An interview about future trends with Lothar Hänsler, IT Security Officer at Rolls- Royce Power Systems AG

“Disruptive technologies and IT security: How can you protect company data if you don’t know for sure where they are?”

Disruptive technologies and IT security
Bringing together the broad, strategic thinking with the small, technical details: this is the speciality of Lothar Hänsler. An impression he conveys when you talk with him about IT security trends. A leading thinker with expert know-how and thus a highly interesting discussion partner to consider the answer to the issue of golden eras. Lothar Hänsler is the IT Security Officer at Rolls- Royce Power Systems AG, the specialist for large engines, propulsion systems and decentralised energy systems. Based in Friedrichshafen, Germany, the company employs over 10,000 people worldwide and is a division of Rolls-Royce plc.

Mr Hänsler, what role does IT play today in engine construction?

At Rolls Royce Power Systems/MTU, the level of IT penetration is very high, covering all areas of the business. Integrated ERP solutions cut through Purchasing, Production, Sales and Accounting all the way to HR, Legal and Compliance. I can’t speak for the industry as a whole, but I assume it is a similar situation for other companies.

IT solutions are reaching an even higher degree of penetration in the course of digitalisation: Industry 4.0, IoT, Cloud Computing, Mobility, Analytics, AI etc. Keywords that echo throughout the media and are well-known.

What are the major issues relating to IT security that you focus on particularly?

I focus particularly on what are known as disruptive technologies. These include Mobile Computing, Cloud Computing, IoT, IIoT (Industrial Internet of Things) and Industry 4.0. Why? Because components are used in these areas that are not based on “security by design” per se, but are used on the front line. People also speak of a fluid perimeter here. This means that it is no longer easy to see where the boundaries of a company’s network are any more. Using IoT devices, cloud solutions, etc. also means that there is a greater challenge to keep sight of the overall picture and to continue protecting the data of a networked company to an appropriate extent.

Technologies that are used in production companies today come from different manufacturers with a level of IT security that we as customers must assess. This is no easy task. On the one hand, this is because they are complex and varied solutions. On the other, it is because the lack of experts in the field of IT security becomes even more tangible when it comes to know-how regarding new technologies.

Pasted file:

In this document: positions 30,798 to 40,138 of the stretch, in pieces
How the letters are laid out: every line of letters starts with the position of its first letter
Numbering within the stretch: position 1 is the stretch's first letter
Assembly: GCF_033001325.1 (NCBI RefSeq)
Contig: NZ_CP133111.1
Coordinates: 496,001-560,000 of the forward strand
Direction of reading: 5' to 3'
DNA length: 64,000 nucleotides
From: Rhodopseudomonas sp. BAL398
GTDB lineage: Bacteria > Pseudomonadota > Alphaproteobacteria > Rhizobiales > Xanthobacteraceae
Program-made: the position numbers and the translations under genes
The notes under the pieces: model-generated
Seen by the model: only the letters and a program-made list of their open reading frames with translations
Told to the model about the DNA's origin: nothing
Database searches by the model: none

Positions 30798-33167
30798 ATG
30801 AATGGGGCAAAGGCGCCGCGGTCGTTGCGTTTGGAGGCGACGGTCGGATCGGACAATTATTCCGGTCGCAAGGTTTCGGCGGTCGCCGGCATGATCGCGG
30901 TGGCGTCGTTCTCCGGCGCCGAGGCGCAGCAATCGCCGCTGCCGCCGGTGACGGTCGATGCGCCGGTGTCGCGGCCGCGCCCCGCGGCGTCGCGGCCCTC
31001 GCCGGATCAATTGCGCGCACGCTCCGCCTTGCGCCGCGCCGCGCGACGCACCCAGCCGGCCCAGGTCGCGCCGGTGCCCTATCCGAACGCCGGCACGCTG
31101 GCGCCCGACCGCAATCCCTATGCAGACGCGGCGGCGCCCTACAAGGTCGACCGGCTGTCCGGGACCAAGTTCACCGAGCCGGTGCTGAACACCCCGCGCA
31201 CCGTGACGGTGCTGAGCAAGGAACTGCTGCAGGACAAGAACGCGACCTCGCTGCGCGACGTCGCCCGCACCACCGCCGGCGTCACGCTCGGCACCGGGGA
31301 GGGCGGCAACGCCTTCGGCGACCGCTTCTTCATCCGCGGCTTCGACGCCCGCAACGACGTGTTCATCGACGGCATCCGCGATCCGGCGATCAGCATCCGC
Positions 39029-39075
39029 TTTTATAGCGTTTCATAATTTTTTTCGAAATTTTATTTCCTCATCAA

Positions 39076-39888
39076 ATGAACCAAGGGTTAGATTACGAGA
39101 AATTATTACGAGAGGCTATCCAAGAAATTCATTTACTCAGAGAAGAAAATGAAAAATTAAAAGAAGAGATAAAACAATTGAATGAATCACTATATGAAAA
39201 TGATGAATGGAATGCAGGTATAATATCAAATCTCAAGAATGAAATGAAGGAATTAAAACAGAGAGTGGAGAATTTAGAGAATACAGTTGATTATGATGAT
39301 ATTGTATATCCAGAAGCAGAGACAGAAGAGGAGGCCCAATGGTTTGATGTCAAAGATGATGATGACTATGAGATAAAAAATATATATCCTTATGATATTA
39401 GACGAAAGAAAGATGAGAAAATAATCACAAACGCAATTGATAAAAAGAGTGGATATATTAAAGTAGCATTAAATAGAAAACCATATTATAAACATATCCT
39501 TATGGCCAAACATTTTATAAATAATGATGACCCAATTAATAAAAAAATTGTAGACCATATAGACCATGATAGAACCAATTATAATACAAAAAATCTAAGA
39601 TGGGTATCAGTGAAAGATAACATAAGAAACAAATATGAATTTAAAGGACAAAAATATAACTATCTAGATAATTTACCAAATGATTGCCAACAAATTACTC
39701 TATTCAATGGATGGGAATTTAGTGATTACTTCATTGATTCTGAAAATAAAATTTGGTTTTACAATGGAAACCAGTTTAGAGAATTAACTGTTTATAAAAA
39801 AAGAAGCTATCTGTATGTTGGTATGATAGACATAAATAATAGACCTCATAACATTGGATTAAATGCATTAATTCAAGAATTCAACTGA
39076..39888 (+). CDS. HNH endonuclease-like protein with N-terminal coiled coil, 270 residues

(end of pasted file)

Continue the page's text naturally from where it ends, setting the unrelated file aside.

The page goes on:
For example: Introducing agile methods can pose particular Vereinfachallenges to IT security. Pressure to meet deadlines and flexible approach models lead to the risk that, in its haste, a manufacturer may not be able to proceed with a sufficient degree of care. Combined with disruptive technologies, this can quickly result in a dangerous combination.

Another keyword here: cloud. Manufacturer change cycles are currently so fast that it is scarcely possible to conduct a systematic and in-depth inspection of security mechanisms. The German Federal Office for Information Security (BSI) has introduced the C5 certification concept in this area. This is definitely a step in the right direction. This gives cloud-using companies confirmation of the IT security status of a cloud provider. Nevertheless, this reduces IT security to an “audit on paper”.

In the area of mobile applications, there is a trend towards these software systems being reduced to “apps”. It is suggested that developing such applications is simple and can be acquired by virtually anyone. This means, however, that best practices such as a secure software development process, security by design, privacy by design might fall by the wayside.

We take these and other challenges to keep our own IT security standards at a high level.

What other strategic challenges do you see being faced by companies in your industry in terms of IT security in the future?

There are many keywords here from a whole host of different areas. Here are a few important ones: